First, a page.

Particularly there is one scene that caught my attention and it’s the reason for this text. In this scene, a hacker breaks into the MI6 computer network and causes an explosion that destroys M’s office.

The scene begins as M is being driven to MI6 headquarters with her assistant. The assistant receives a phone call informing him that someone is trying to decrypt a stolen hard drive containing the names of undercover agents. Then he opens up his laptop and attempts to trace the source of the decryption activity. He localizes the source of the decryption signal as emanating from M’s personal computer within MI6.

Black-hats-can-steal-your-money-and-open-credit-card-and-bank-accounts-in-your-name

Black hats can steal your money and open credit card and bank accounts in your name (Image from Wall Street International).

Just as he starts to remotely shut down M’s computer, his own laptop is compromised. A very scary animation with M’s face with an evil laugh plays on his screen that ends with the threatening message “Think on your sins”. Shortly thereafter an explosion erupts from her office.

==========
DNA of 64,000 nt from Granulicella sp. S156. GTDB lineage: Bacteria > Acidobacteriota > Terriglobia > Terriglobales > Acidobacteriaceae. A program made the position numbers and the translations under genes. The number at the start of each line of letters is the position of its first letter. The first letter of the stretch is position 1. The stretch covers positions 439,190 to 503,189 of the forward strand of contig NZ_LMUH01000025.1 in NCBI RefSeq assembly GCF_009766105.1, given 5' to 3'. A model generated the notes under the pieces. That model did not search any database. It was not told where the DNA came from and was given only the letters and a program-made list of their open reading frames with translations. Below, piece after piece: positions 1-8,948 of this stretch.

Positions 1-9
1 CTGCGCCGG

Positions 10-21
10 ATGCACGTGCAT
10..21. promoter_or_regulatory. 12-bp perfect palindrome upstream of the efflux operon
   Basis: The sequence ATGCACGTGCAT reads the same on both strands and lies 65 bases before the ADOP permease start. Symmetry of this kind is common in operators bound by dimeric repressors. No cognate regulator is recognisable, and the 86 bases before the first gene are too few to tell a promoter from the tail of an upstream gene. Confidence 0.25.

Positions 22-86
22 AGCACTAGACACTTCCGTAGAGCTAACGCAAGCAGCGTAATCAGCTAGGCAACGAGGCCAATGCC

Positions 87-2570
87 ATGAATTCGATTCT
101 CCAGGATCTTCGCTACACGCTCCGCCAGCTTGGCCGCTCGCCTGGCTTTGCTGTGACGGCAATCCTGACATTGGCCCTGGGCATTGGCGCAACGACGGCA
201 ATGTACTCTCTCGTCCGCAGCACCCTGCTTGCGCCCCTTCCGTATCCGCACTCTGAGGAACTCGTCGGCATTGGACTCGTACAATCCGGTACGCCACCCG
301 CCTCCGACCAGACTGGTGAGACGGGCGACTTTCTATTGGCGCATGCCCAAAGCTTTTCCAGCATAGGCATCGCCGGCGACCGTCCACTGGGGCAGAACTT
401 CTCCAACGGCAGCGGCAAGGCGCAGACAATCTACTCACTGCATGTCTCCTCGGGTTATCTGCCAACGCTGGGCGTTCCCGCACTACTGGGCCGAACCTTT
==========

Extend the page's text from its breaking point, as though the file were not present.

While this scene can be real, certainly there a number of challenges that need to be accomplished first and considering we are talking about the MI6, the challenge would have been really difficult to address. However, what about “destroying” a normal person?

Are you owned?

Firstly, we need to remember that people, not computers (still, but that can change very very soon) create computer threats. Cybercriminals victimize others for their own gain. The more time you spend connected to the Internet your risks increase exponentially. Cybercriminal’s clever tactics and deep technical knowledge go beyond any kind of antivirus defense or protection paid.

And they can not directly aim to you: Through many canvassing campaigns it is possible to target a massive number of users and steal, change or destroy information in large scale. So, anyone who uses a computer connected to the Web is susceptible to the threats that computer hackers and online predators pose. In any case, they will be able to:

  • Ruin your credit
  • Steal your money and open credit card and bank accounts in your name
  • Use and abuse your Social Security number
  • Sell your information to other parties who will use it for illicit or illegal purposes
  • Hijack your usernames and passwords
  • Request new account Personal Identification Numbers (PINs) or additional credit cards
  • Add themselves or an alias that they control as an authorized user so it’s easier to use your credit
  • Make purchases
Black-hats-can-hijack-your-usernames-and-passwords

Black hats can hijack your usernames and passwords (Image from Wall Street International).

These Cybercriminals or experienced malicious hackers are sometimes called “Black Hat” hackers or just “Black Hats” and they are coming from diverse perspectives: they tend to be either a Script Kiddy graduating from the underground cyber-gangs, or a network security professional or other administrator turning to the “dark side”— like in the pure Star Wars style, or a combination of both.